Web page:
A community-driven project in Montbello focused on affordable housing and access to fresh food may be receiving additional funding from the Department of Housing and Stability.
On Wednesday, the Safety, Housing, Education & Homelessness Committee approved a $3.3 million loan agreement between HOST and Montbello Organizing Committee for their Montbello FreshLo Hub, a project that’s been in the works since 2018. MOC is a neighborhood group that focuses on food justice, housing and community wealth building.
“We have stayed the course since day one,” said Donna Garnett, the executive director of MOC. “There’s too much riding on it. The community has really invested their hearts and their passion and their deep commitment to this community…We had a tiny gap in funding and this will help close the gap.”
In 2014, Montbello’s only full-size grocery store, Safeway, left the neighborhood, leaving a hole in food access and turning the neighborhood into a food desert.
According to city data from May 2021, Montbello residents have the option to shop at 7-Eleven or the Family Dollar on Peoria Street and East 47th Avenue — that’s pretty much it. There is a Walmart on Chambers Road and Gateway Avenue that’s technically considered Montbello, but it’s located on the outskirts of the neighborhood, closer to Green Valley Ranch.
The absence “galvanized the community to come together and demand access to a full service grocery store and or a community-based market,” Councilmember Stacie Gilmore said during the committee meeting. That vision turned into the FreshLo Hub.
For folks in the northeast neighborhood, the development will be a massive one-stop shop featuring housing, retail stores, a cultural hub and a much-needed grocery store. It’ll take up the 1.39-acre lot at 12300 East Albrook Dr., which was purchased by the MOC for $600,000 in February 2020. The site used to be the Montbello Park-n-Ride, which closed in April 2016.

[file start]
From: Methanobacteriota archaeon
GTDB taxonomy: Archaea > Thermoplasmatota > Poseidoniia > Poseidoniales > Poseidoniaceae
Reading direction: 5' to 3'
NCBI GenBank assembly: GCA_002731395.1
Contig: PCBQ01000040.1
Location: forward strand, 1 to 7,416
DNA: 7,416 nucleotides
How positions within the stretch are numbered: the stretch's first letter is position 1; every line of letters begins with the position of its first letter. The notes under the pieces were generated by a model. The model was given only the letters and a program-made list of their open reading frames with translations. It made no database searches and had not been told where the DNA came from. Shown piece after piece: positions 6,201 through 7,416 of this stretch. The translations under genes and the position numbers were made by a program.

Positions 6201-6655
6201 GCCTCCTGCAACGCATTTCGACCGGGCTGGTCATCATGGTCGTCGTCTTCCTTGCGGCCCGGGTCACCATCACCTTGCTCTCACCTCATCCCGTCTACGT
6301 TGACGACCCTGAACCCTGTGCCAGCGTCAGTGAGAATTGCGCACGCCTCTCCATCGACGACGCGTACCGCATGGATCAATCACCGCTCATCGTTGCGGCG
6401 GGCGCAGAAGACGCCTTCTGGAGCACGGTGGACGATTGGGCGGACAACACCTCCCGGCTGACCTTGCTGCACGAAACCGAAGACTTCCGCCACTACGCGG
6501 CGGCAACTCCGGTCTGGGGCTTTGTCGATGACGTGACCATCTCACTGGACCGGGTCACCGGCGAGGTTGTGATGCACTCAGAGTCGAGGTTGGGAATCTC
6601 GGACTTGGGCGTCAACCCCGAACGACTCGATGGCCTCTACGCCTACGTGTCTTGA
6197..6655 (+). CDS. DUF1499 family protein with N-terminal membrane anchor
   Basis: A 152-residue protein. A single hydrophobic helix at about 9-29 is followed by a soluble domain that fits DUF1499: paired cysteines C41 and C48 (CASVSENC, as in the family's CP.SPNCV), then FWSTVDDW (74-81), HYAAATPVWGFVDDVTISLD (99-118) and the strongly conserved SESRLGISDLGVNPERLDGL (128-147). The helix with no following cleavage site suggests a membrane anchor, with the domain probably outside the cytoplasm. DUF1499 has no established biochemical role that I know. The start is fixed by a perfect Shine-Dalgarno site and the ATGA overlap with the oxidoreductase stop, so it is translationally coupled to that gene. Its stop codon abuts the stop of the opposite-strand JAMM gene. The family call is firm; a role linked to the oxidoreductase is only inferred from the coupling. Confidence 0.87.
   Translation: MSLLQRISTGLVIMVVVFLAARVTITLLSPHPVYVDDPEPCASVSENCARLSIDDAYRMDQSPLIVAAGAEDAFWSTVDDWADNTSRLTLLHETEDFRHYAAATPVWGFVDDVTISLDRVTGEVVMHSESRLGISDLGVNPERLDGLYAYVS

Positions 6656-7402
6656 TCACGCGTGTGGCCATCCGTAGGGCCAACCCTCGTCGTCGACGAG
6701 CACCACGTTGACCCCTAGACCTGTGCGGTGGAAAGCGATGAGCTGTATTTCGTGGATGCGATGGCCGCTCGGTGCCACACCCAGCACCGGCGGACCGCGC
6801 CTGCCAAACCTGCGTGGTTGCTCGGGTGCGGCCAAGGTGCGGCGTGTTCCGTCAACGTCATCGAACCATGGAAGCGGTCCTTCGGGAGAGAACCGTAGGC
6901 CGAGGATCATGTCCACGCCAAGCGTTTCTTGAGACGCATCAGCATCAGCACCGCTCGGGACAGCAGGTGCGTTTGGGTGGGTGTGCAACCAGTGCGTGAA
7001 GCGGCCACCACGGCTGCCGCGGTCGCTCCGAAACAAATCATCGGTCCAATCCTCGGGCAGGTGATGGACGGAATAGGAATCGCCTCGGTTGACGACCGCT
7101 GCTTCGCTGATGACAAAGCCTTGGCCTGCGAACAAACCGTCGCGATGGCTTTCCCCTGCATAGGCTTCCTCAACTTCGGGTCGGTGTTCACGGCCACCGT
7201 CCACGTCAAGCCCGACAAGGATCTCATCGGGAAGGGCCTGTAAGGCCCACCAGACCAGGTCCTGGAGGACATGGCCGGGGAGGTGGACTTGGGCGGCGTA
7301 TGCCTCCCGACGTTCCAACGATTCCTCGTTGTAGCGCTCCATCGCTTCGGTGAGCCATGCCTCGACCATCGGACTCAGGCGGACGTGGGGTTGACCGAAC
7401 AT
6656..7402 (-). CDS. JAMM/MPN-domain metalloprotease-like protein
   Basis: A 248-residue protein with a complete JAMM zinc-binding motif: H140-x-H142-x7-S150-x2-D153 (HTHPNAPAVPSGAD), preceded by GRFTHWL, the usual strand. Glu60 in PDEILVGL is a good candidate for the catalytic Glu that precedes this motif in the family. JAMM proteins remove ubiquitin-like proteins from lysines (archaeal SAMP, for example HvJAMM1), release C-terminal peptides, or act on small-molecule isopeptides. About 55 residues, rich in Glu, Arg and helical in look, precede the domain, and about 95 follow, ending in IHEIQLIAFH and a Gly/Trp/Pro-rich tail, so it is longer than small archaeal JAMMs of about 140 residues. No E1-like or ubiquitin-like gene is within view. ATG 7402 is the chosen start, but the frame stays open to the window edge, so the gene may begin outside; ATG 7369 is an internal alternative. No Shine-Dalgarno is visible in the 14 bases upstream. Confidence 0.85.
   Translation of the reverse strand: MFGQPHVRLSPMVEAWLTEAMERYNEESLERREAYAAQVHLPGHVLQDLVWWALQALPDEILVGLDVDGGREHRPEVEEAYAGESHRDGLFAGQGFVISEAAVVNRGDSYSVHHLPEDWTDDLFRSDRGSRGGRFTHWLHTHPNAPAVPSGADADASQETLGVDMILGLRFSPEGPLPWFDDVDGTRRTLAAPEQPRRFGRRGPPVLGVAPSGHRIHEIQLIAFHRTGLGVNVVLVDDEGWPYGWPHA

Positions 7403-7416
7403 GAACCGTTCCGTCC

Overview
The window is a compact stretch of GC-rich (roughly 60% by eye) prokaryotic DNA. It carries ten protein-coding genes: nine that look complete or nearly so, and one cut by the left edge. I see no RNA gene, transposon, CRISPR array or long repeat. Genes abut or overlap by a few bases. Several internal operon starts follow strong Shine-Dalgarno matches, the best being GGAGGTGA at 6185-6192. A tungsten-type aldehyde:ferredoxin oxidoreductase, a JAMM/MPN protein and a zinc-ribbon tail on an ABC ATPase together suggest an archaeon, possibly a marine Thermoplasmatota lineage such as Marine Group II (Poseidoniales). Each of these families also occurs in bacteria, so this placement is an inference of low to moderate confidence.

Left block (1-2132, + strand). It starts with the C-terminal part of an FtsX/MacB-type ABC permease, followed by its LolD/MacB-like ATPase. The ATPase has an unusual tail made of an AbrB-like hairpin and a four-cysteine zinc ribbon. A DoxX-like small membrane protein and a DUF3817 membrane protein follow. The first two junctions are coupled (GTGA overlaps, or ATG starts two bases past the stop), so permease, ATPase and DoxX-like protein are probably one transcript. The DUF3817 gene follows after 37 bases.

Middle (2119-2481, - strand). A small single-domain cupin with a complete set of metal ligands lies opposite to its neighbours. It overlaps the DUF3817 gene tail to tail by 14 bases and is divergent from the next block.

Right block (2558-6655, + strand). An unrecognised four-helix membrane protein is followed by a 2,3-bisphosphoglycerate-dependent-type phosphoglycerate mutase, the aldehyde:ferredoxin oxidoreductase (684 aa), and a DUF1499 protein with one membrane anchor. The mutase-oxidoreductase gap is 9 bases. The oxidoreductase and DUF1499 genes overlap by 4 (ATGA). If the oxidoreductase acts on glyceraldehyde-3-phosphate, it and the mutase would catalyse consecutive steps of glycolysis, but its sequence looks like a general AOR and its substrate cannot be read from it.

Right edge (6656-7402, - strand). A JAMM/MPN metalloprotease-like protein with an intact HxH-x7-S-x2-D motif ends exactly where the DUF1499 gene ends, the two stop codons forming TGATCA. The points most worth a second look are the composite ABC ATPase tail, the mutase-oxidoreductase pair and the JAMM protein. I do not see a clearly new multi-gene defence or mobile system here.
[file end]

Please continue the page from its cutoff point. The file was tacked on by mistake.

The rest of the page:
The Hub is a two-phase project. Housing comes first and then a food retailer. Total project costs were initially estimated at $55 million, but with the pandemic increasing costs for supplies, the new budget is around $70 million.
The housing phase is fully funded now, but the project is still shy $10 million for the retail side of things.
The proposed financing for HOST will help complete the Hub’s housing facility, which will be a six-story building with 97 units of one-, two-, and three-bedrooms.
About 25% of those units will be for those at 50% of the area median income and 7% of the units will be for those at or below 30% AMI.
For a single person, 50% AMI is $41,050 and 30% is $24,650.
The ground floor will host WellPower, a mental health nonprofit, office space for MOC and a business incubator powered by MOC’s Building Wealth from Within program, a 12-week program geared towards helping residents grow their entrepreneurial skills.
MOC was recently named a 2022 Bank of America Neighborhood Builders recipient “for their work in the Denver community removing economic barriers and advancing economic opportunity.” They received a $200,000 grant, which will help fund the Building Wealth program.
A commercial building will be on the same site and will host a food retailer, an arts and education center, and retail space for local business owners.
The proposed loan from HOST will move to city council in the upcoming weeks. If approved, Garnett said the groundbreaking should occur in February.
“I like to tell people that this development, this building, is not our only project, just our first one,” Garnett said. “We have a 10-year plan of how to keep bringing development and resources to the community. Our mantra is development without displacement. The last thing we want to do is create a great community that our neighbors can’t live in because they can’t afford to. This long road to providing what our community wants and needs… we’re coming to the end of that journey.”